Five Tips for Obtaining a Mortgage for a Rental Property
The housing market has recovered considerably since the crash. Homes are now back in high demand, and – thanks to stricter lending practices – the likelihood of another crash in the future has been drastically reduced.
For investors, this means that now is a great time to consider purchasing a rental property. Home costs are higher, which means that fewer buyers are able to enter the market, yet interest rates are low and homes are expected to continue to climb. For those considering a rental property, this means:
- There are more renters available.
- The home should continue to gain equity.
- The rental prices may be higher than the low interest monthly payments.
This is the perfect scenario for buying a rental property. The only problem is that the stricter lending practices means that buying a rental property is not as easy as it once was. If you hope to purchase a rental property, consider the following tips:
- Make a Larger Down Payment – Making a bigger down payment is valuable, and in some cases necessary. Most lenders will require at minimum a 20% down payment, and the higher the down payment you make, the lower your rate will be and the easier it will be to get approval.
- Shop Around More – Unlike traditional home loans for owner-occupied housing, lender interest in investing in second homes can differ greatly between lenders. Some lenders like investing in rental homes. Others do not. This can affect your rate dramatically in ways that owner-occupied homes may not experience.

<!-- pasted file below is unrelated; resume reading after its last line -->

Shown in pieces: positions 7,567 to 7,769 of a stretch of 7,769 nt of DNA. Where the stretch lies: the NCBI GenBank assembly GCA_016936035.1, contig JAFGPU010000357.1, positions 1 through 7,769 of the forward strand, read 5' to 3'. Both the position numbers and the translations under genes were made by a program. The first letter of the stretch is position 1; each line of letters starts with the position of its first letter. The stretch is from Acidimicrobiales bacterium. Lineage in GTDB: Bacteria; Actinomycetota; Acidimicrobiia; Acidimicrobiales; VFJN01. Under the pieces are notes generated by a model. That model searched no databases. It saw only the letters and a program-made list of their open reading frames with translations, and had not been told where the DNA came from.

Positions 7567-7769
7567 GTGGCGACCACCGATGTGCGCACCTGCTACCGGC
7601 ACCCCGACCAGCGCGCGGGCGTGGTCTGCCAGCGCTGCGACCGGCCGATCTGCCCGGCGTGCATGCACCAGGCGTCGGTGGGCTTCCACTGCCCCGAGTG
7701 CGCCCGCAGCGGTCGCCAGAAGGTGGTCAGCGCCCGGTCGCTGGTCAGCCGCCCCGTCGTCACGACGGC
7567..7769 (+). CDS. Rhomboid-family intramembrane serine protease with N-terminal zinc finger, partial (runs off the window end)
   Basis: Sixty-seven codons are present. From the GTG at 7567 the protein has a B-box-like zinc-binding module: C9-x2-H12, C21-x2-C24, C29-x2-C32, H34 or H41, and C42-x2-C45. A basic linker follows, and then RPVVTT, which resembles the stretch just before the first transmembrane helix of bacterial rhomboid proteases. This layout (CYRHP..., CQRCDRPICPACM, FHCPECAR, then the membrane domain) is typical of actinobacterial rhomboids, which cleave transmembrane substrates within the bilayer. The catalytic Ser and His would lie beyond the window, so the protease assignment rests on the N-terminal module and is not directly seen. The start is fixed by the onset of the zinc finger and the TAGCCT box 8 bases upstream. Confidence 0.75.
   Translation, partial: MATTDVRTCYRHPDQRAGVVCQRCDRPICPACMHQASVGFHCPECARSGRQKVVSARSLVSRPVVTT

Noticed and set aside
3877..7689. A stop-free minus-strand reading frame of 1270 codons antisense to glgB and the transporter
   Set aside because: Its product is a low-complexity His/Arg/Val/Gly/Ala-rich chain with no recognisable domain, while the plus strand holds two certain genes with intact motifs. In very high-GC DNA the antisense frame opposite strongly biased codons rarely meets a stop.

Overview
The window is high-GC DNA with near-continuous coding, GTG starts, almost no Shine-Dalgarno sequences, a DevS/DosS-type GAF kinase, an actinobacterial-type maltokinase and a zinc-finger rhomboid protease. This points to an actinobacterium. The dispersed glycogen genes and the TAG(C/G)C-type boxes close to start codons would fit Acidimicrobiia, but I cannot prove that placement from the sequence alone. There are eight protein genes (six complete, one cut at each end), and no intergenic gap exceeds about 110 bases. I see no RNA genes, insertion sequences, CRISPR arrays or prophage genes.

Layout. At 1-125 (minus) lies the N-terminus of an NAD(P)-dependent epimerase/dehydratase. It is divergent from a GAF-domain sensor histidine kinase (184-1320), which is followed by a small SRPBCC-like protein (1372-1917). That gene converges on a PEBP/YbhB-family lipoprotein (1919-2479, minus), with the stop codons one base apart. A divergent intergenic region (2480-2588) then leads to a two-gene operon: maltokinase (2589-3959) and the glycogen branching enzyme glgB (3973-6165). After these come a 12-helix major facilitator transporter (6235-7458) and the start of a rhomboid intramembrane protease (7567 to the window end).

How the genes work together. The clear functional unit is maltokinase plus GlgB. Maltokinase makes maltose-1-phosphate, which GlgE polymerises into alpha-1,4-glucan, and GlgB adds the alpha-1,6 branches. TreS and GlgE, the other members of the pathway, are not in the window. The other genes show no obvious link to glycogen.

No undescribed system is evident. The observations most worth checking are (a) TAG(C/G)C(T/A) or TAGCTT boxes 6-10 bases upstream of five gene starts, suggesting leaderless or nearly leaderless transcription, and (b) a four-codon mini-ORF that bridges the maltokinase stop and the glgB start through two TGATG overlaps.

- Have Excellent Credit – This is always important for any type of mortgage, but is especially important for those purchasing a rental property. Excellent credit is mandatory, as most lenders will not provide 2nd home mortgages to borrowers that cannot show excellent credit.
- Utilize Your Own Home Equity – If you have a HELOC (Home Equity Line of Credit) or a way to tap into your current home’s equity as a way to make an even larger down payment, it may be worth considering. It can be risky for those that cannot afford to pay it back, but it is a good way to make the investment you need into the property.
- Find the Right Home – Lenders may shy away from homes that simply do not look like good investments. For example, if the home is in disrepair, and you are hoping to fix up the home in order to rent it for more money and gain equity, lenders may shy away. Make sure you have found a home that also looks like a strong investment to lenders.
Every town, home, and borrower is different. The best thing you can do is work with a loan originator, and try to find solutions that make the most sense for your portfolio. Contact Open Mortgage today to get started.
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